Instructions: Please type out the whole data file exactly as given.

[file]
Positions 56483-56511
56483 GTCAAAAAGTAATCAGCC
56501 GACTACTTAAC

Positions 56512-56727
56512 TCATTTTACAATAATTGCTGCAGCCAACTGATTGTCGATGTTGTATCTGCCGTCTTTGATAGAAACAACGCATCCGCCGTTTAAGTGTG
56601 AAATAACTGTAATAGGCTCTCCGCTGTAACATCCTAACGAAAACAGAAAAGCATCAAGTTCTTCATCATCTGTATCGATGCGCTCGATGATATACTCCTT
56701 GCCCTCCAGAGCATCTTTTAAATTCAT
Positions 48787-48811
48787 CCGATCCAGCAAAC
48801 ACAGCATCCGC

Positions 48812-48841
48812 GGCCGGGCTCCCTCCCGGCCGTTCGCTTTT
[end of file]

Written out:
Positions 56483-56511
56483 GTCAAAAAGTAATCAGCC
56501 GACTACTTAAC

Positions 56512-56727
56512 TCATTTTACAATAATTGCTGCAGCCAACTGATTGTCGATGTTGTATCTGCCGTCTTTGATAGAAACAACGCATCCGCCGTTTAAGTGTG
56601 AAATAACTGTAATAGGCTCTCCGCTGTAACATCCTAACGAAAACAGAAAAGCATCAAGTTCTTCATCATCTGTATCGATGCGCTCGATGATATACTCCTT
56701 GCCCTCCAGAGCATCTTTTAAATTCAT
Positions 48787-48811
48787 CCGATCCAGCAAAC
48801 ACAGCATCCGC

Positions 48812-48841
48812 GGCCGGGCTCCCTCCCGGCCGTTCGCTTTT